A new study has found that the diversity and number of bacteria in semen are connected with the level of HIV virus and thus the risk of transmission.

While bacteria are common in semen, the study found that HIV-infected men who have sex with men have lower bacterial diversity than uninfected controls. They also found that higher bacterial load is associated with higher virus load and molecules that indicate inflammation.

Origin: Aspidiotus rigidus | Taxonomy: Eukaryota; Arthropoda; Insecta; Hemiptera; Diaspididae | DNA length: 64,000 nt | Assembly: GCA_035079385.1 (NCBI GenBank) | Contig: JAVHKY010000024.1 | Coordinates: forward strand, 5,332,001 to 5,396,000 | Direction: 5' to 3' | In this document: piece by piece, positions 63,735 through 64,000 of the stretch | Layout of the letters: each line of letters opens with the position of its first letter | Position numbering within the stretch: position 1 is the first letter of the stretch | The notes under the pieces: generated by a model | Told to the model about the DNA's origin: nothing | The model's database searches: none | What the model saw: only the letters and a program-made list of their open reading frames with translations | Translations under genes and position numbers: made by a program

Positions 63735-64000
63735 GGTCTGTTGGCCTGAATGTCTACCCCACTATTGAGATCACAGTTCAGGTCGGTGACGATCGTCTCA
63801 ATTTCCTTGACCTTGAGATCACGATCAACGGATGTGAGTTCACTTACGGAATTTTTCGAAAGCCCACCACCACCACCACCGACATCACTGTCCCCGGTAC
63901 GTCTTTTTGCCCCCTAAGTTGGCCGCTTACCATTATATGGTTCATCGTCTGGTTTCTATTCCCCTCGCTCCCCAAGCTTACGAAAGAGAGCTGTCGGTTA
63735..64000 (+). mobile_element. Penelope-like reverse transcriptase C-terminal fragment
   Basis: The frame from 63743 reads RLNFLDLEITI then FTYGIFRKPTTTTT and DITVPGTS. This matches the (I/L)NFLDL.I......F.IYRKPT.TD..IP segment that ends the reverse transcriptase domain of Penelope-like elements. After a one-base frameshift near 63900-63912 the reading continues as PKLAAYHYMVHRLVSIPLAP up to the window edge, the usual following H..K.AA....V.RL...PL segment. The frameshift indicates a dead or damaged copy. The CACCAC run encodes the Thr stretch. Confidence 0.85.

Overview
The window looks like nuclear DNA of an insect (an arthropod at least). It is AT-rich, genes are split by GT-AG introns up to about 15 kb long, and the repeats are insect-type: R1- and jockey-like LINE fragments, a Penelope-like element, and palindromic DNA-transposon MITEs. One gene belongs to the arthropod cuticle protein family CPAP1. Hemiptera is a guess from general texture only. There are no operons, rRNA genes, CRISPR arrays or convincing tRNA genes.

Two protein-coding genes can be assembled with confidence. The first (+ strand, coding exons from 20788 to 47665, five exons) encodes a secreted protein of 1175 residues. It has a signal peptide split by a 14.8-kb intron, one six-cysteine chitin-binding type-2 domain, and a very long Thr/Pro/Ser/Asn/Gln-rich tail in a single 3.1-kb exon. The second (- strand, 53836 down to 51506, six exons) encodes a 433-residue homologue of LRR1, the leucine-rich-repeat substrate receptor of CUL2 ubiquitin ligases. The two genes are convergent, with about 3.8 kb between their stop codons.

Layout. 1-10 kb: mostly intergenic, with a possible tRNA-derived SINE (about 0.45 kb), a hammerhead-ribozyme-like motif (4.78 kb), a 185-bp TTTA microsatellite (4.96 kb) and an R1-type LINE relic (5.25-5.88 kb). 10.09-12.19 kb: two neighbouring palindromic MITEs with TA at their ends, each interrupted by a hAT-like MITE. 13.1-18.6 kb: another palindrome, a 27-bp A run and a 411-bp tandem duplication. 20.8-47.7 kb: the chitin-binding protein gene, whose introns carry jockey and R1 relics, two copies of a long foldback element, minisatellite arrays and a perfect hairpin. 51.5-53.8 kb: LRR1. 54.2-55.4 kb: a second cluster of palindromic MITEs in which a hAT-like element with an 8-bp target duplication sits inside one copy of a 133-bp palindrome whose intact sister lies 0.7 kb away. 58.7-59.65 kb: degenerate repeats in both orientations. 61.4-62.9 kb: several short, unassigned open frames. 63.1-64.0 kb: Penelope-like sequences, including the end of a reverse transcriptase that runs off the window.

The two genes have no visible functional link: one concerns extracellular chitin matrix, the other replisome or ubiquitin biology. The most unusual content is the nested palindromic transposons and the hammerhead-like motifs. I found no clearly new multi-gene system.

The authors suggest that controlling the mix of bacteria in semen could be one way of reducing the likelihood of transmission.

Original research paper published in the journal PLOS Pathogens on July 24, 2014.

Names and affiliations of selected authors

Rupert Kaul, University of Toronto, Ontario

Lance Price, Translational Genomics Research Institute, USA